The Thurman town board voted to go forward with their embattled 'white space' broadband project Tuesday Jan. 14 after a crowd packed the town hall to experience a live broadcast of the wireless internet access technology. State Sen. Betty Little made a visit to the town meeting, telling the crowd how ‘white space’ wireless broadband was the leading practical option to connect the rural town’s households with the Internet, which she said was vital to citizens’ health, safety, education and prosperity. Also present was State Assemblyman Dan Stec who said businesses were 'dead in the water' without such broadband access. The 'white space' project had been in jeopardy lately due to a campaign to scuttle it — because of contentious local politics and oppositiion from critics who claimed the technology wasn't viable.
Photo by Thom Randall.
ATHOL After a crowd in the Thurman Town Hall heard local citizens talk on a video-conferencing broadcast how “white space” wireless broadband would enhance their lives — and listened to encouragement from two state politicians — the Thurman Town Board voted 4-1 to proceed with their embattled project to bring high-speed Internet into nearly a third of the households in this rural, hilly community.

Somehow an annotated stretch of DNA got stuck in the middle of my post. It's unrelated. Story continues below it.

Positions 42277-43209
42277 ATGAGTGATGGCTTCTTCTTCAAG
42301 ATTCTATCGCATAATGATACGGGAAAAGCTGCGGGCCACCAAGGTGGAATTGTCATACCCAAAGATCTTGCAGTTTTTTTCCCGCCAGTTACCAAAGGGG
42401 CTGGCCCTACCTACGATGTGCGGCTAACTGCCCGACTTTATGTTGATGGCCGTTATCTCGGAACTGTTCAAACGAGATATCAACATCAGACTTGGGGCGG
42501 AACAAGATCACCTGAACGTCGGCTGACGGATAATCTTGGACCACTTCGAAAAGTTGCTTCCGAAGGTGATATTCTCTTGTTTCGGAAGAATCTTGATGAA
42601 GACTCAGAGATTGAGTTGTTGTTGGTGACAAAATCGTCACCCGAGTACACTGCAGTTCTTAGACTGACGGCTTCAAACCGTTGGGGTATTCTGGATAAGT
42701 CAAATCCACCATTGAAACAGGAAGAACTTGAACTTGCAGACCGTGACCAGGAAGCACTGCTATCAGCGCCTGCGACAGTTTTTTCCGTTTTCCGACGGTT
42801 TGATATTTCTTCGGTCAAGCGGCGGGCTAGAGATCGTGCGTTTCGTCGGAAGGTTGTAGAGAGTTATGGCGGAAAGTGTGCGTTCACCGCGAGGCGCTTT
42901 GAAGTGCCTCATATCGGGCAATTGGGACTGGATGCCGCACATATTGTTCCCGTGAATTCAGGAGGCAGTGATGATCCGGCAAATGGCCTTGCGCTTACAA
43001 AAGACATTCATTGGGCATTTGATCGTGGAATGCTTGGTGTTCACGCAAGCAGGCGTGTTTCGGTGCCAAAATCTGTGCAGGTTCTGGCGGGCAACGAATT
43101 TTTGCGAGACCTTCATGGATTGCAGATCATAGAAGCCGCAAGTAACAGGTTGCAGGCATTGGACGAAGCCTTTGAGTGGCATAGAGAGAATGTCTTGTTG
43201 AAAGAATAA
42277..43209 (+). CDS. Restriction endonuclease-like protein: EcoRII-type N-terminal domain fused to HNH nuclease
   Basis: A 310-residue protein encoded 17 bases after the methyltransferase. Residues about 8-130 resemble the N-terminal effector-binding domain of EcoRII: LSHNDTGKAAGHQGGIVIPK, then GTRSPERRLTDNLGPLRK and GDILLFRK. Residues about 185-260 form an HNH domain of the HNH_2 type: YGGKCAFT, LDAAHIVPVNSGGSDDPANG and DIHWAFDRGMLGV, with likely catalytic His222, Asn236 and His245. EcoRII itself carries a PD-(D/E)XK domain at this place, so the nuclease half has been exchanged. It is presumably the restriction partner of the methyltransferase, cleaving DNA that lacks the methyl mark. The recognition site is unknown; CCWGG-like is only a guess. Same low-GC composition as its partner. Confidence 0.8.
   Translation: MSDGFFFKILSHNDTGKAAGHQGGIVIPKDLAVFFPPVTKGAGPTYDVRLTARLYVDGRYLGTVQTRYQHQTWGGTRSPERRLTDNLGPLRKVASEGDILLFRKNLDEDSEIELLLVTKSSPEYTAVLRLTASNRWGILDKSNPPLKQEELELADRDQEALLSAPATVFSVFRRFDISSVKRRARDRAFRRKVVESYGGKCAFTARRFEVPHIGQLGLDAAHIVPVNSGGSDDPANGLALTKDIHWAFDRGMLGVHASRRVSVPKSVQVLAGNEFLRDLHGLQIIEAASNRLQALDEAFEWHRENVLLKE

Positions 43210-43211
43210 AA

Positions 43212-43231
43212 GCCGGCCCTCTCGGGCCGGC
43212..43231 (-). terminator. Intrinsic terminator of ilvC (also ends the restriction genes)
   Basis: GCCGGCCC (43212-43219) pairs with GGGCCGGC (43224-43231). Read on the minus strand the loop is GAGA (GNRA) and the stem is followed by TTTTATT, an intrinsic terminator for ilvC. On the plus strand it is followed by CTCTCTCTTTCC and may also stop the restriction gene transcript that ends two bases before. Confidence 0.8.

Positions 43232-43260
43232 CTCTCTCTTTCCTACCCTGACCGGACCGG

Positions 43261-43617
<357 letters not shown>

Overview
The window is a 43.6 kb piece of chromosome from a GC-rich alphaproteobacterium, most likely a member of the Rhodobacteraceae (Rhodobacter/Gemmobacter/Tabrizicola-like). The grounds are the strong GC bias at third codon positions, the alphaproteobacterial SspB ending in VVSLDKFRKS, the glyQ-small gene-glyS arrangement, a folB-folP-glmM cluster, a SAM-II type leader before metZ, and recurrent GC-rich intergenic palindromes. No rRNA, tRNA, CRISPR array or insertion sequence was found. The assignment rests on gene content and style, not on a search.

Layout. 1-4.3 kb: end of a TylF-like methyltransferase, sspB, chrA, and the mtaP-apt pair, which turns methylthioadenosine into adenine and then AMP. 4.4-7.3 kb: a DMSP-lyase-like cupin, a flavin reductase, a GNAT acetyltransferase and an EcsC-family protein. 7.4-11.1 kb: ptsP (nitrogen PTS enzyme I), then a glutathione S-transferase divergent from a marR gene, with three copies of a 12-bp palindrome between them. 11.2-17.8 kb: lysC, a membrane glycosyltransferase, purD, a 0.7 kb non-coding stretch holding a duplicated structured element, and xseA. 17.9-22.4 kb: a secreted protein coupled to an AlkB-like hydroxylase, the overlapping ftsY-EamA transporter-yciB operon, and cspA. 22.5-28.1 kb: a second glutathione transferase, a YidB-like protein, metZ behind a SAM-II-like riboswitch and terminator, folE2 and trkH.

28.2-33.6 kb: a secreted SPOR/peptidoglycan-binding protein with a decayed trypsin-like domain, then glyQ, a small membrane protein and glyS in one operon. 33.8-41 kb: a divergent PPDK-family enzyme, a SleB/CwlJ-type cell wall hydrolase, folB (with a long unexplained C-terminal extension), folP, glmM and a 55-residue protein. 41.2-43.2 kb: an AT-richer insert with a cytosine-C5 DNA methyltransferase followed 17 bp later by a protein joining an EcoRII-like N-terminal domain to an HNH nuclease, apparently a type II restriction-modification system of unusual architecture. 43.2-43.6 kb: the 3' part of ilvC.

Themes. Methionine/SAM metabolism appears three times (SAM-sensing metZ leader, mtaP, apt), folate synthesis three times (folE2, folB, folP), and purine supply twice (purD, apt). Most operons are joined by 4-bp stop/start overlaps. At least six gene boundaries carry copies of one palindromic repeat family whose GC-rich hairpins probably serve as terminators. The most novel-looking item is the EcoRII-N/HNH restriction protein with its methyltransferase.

The project had been in thrust into jeopardy in recent weeks due to new personnel on the Thurman Town Board, including Mike Eddy who had spoken out against the white space project.
This showdown of white-space critics and broadband project proponents featured presentations by state Sen. Betty Little and state Assemblyman Dan Stec, who had procured a $200,000+ state grant to fund the broadband project, a public-private partnership. The event also featured a live demonstration of the technology.
Voting for the project, which has garnered national attention, were Town Supervisor Evelyn Wood and town board members Leon Galusha, Gail Seaman and newly-elected councilman Dan Smith. Abstaining from the vote was Michael Eddy, who for months had questioned the project’s viability.
The positive vote evoked cheers and applause from the audience, who earlier had watched a demonstration of white-space technology. They experienced a wireless video-conference broadcast from an off-the-grid cabin belonging to Eric Lohrey, an architectural engineer. In this live broadcast, Lohrey talked of the how white-space broadband would allow him to pursue his career more effectively from his remote rural setting. He was joined by Shiela Flanagan of Nettle Meadow Farm, who spoke of how the white-space wireless would allow her to expand her rural business — producing cheese that’s nationally acclaimed.
State Sen. Betty Little told the crowd of how Thurman’s pilot project would serve as an example of how broadband could be brought to other rural, wooded remote communities across the state.